I wanted to make something like this, to perhaps use with a socca outlet to hang out the back of an AVO rack or similar.

ArtTubes v09- upgraded to 16 Universes

ArtNet Tubes v08 makes an appearance at Electric Daisy Carnival festival, upgraded to control 16 universes DMX mapped to MiTRIX LED Display on portals on the stage. This software takes an ArtNet input and maps each group of 3 channels to a pixel on video output. The size of the pixel area controlled by each group of RGB channels can be adjusted to give some mapping flexibility. It ran on a pair of fairly standard Macbook Pros, one as a redundant backup.


The prototype of a flame effect fire with water mist for Marcushall Props – now on stage in the Noel Coward Theatre as part of Shakespeare in Love.


Now with 4 single channel programmable dimmer module to make a fading/flicker effect. I designed these modules for a friend who wanted single channel dimmer control via serial. In this case I just programmed each one to do a random chase.

How the STATE DMX testers are made.

I have been asked by a few people how it works, so here it is. It is quite an involved process although the machines do the hard graft. It is of course possible to get someone else to assemble the circuit boards and make the enclosures, but that is neither fun, nor cost effective at this stage.


I designed the PCB using CadSoft EAGLE, I send the files away to be turned into a board.

The enclosure is designed in CAD, and then I use Lazycam & Mach3 to convert the drawings into GCODE ( a set of really simple machine instructions that tell the cutting and engraving tools where to go and what to do).

The software on the unit is written in C++, and that is probably the subject of another post.  I get ideas from time to time about how the interface could be developed or made easier to use from the people around me at work.

The PCBs arrive and are populated with components. I do this by hand, due to the low volume. Some of the components are are very small  (<1mm ) so some concentration and a magnifying glass is needed. I use solder paste and a small tipped soldering iron and work on a number of boards at once, placing each part across the whole batch.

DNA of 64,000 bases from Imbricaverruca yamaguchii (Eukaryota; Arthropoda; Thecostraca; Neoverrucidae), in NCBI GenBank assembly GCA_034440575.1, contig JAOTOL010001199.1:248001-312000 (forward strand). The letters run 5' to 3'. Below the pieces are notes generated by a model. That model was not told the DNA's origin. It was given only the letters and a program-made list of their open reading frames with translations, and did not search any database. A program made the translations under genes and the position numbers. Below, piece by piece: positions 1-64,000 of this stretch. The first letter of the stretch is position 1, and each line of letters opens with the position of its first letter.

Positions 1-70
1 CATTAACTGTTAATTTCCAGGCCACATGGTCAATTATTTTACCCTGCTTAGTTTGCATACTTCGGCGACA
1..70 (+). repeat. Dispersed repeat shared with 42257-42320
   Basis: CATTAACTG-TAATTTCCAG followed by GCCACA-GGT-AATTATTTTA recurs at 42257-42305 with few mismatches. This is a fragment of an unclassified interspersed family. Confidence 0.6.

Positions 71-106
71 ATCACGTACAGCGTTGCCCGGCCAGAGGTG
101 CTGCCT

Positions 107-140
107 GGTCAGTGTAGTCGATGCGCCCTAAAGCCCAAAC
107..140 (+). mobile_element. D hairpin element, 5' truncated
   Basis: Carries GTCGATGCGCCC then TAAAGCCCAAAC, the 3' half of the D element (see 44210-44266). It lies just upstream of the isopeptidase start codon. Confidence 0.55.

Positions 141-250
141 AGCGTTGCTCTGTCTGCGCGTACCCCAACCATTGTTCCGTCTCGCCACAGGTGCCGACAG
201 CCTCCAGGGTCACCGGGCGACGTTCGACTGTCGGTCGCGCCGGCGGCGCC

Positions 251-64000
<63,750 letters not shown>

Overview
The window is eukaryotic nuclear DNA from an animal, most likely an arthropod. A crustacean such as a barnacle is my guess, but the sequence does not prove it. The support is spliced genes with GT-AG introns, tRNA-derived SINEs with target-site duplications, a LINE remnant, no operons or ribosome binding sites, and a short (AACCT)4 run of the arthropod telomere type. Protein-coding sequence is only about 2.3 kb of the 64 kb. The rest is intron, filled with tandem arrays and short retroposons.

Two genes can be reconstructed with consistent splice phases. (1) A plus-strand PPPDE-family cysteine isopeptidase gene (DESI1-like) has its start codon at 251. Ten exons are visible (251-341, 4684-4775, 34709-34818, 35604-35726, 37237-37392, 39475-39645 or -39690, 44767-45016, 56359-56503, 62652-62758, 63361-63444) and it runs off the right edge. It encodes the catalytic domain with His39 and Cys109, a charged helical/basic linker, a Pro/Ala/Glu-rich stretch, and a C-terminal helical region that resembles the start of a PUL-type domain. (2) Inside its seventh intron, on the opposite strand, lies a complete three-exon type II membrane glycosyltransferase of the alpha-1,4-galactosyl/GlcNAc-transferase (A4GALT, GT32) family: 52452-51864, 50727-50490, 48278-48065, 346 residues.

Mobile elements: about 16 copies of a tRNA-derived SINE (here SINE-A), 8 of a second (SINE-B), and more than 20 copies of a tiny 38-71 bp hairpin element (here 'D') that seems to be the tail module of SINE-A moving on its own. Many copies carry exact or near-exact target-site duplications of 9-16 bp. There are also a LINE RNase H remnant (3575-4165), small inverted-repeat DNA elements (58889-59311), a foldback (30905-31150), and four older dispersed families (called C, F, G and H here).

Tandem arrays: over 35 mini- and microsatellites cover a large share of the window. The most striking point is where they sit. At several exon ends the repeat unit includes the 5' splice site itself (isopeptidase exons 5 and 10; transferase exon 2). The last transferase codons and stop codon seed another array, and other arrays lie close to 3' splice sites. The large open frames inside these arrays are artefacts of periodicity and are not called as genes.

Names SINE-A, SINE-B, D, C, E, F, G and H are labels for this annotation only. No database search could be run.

First stage of testing is completed at this to check voltages and battery charging operation are OK.

The encoder side panels go into the CNC machine to be cut. I do these first so that the assembled PCBs can be then attached to them while other things are happening, like adding the red switch caps and the OLED screen.

The XLR backplane is soldered up, this has a little bit of ribbon cable that needs a crimp header crimping onto it that connects it to the main board

The XLR end panels go in for CNC milling. I usually do these in batches as it is quicker to set the machine up once and then just keep feeding it material.

Each panel takes about 5 mins to cut.  The XLRs are then screwed into the panel.

The polycarbonate windows are milled in the same machine. Due to the thickness of the material they are done one at a time, any more the warping caused by the clamps mean that the final size of window is not accurate enough.

The main body of the tester is now milled. All the square holes are cut first and the 1mm recess for the window. Then it is time to change for the engraving tool and the engraving is done.

While the machine is working hard cutting holes the PCBs go over to have their processor fitted and flashed with software. At this stage I modify the line in the code that sets the customers name on the splash screen. Spelling of the name is not my strong point, so this needs to be checked at least twice!

The windows are snapped into the main body and the whole unit is assembled, adding the LiPo battery and encoder knob.


Once the unit is totally assembled I then walk it through some function tests, checking that all the buttons move ok and do what they are supposed to do.  I then check is the unit outputs DMX within spec, and receives DMX ok.  MIDI is checked against an MSC output from Qlab. The last step is to verify that LTC functions correctly by plugging the unit into a timecode generator. 

The last stage is to print the manual, and then check everything into the postbag, making sure not to forget the little purple bag or LTC/MIDI adaptor.




Switch6 is a simple DMX relay card. Unlike the DMX relay cards that you can readily buy its relays are rated to 16A per channel, and the current is kept of the PCB through use of tab top relays. I’m going to build some of these cards into enclosures with socca out, to use as a proper relay backfeed for a AVO dimmer. You could use it for anything else that needs switching. It has a standard piano dipswitch for address setting.